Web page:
How to Use the Tool:
Use the following steps to structure a coaching session:
Establish the Goal:
First, with your team member, you must define and agree the goal or outcome to be achieved. You should help your team member define a goal that is specific, measurable and realistic. In doing this, it is useful to ask questions like: ”How will you know that you have achieved that goal?” ”How will you know the problem is solved?”
Examine Current Reality:
Next, ask your team member to describe their Current Reality. This is a very important step: Too often, people try to solve a problem without fully considering their starting point, and often they are missing some of the information they need to solve the problem effectively. As the team member tells you about his or her Current Reality, the solution may start to emerge. Useful coaching questions include: ”What is happening now?” ”What, who, when, how often” ”What is the effect or result of that?”
Explore the Options:
Once you and your team member have explored the Current Reality, it’s time to explore what is possible – meaning, all the many possible options you have for solving the problem. Help your team member generate as many good options as possible, and discuss these. By all means, offer your own suggestions. But let your team member offer his or hers first, and let him or her do most of the talking. Typical questions used to establish the options are: ”What else could you do?” ”What if this or that constraint were removed? ”What are the benefits and downsides of each option?” ”What factors will you use to weigh up the options?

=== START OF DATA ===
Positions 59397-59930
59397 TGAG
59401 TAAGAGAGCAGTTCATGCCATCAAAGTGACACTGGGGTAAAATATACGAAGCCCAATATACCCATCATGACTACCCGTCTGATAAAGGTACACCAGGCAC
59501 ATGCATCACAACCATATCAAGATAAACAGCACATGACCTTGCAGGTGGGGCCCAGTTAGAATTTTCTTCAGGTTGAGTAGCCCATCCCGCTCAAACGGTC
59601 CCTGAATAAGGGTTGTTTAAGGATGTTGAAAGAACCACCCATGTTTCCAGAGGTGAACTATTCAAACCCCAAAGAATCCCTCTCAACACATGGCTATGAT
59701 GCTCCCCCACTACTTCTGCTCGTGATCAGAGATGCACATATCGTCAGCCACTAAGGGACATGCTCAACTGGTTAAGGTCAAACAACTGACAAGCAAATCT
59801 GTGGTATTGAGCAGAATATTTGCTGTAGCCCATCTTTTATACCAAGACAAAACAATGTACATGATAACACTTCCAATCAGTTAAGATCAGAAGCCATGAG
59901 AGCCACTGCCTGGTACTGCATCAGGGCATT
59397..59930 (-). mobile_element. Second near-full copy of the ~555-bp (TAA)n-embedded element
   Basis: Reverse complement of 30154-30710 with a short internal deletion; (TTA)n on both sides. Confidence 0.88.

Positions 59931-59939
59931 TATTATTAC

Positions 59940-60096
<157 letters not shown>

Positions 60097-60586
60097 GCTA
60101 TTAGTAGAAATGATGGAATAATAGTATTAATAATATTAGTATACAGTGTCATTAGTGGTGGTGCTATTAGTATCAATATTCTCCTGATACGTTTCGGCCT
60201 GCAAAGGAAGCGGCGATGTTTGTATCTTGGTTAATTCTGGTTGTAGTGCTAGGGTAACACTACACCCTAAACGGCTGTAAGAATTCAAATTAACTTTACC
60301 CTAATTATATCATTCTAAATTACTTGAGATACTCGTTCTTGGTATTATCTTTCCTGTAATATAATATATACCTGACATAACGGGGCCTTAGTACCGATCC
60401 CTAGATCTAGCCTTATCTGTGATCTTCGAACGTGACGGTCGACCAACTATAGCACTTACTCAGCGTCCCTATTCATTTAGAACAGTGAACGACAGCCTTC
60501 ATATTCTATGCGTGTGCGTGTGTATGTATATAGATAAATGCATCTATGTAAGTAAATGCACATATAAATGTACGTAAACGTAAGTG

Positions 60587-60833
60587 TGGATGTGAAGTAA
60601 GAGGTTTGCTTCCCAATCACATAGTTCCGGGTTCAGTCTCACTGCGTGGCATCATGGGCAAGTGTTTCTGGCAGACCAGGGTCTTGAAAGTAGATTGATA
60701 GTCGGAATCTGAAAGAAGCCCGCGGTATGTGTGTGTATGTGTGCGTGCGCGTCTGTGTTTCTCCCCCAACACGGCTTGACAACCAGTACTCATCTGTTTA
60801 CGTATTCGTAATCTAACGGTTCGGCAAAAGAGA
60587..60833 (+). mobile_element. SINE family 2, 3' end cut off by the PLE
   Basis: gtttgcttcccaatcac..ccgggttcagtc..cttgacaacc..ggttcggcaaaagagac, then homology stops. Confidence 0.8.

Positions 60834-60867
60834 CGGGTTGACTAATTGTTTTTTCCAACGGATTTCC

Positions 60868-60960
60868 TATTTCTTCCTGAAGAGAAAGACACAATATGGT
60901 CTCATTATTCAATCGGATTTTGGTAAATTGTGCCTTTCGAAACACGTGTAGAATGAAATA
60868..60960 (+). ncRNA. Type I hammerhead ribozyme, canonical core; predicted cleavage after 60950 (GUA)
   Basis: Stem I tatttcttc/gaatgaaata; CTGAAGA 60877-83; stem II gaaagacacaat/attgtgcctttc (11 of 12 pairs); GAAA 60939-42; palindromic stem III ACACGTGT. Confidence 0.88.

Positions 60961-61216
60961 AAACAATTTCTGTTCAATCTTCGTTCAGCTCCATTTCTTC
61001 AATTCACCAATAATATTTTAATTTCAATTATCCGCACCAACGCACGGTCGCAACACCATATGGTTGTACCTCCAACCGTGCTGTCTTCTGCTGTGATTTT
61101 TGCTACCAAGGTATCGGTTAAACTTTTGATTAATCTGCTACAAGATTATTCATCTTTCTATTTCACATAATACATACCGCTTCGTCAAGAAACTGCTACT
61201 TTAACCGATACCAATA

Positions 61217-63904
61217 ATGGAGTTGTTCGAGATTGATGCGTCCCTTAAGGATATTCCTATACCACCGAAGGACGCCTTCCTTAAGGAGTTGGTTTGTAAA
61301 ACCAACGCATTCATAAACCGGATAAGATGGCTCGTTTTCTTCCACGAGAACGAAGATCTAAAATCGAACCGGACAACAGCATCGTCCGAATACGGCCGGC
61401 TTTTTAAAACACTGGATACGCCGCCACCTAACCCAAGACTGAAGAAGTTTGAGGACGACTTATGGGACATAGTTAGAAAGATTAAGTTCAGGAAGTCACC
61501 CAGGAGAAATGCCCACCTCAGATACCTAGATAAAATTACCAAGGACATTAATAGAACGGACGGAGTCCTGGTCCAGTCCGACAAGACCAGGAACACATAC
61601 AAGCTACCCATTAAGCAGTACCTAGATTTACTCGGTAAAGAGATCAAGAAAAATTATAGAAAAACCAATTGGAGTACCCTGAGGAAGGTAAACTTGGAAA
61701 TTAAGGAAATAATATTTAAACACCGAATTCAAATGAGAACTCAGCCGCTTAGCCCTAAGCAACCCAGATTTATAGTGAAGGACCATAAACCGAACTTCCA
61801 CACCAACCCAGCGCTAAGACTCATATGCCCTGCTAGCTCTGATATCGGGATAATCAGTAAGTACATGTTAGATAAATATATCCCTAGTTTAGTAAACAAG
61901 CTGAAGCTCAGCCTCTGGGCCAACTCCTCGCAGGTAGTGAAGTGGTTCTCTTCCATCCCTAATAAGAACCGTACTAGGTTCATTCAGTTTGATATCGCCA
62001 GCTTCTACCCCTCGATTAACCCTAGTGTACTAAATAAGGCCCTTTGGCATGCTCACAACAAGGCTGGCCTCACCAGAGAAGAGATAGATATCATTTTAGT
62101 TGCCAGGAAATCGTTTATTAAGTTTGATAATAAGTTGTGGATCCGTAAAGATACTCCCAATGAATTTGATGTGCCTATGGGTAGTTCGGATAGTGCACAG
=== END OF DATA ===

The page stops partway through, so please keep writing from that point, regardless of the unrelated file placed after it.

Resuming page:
Establish the Will:
By examining Current Reality and exploring the Options, your team member will now have a good idea of how he or she can achieve their Goal. That’s great – but in itself, this may not be enough! So your final step as coach is to get you team member to commit to specific action. In so doing, you will help the team member establish his or her will and motivation. Useful questions: ”So what will you do now . and when? ”What could stop you moving forward?” ”And how will you overcome it?” ”Will this address your goal?” ”How likely is this option to succeed?” ”What else will you do?”
Tip 2: Practice by Coaching Yourself . A great way to practice using the model is to address your own challenges and issues. When you are ‘stuck’ with something, you can use the technique to coach yourself. By practicing on your own challenges and issues, you will learn how to ask the most helpful questions. Write down some stock questions as prompts for future coaching sessions.
The two most important skills for a coach are the ability to ask good questions, and effective listening.
Tip 3: Ask Great Questions. and Listen Well
Don’t ask closed questions: “Did that cause a problem?” Do ask open ones: “What affect did that have?” Be prepared with a list of questions to for each stage of the G-R-O-W process.
Listen well and let your “client” do most of the talking. Remember that silence is valuable thinking time: You don’t always have to fill silence with the next question.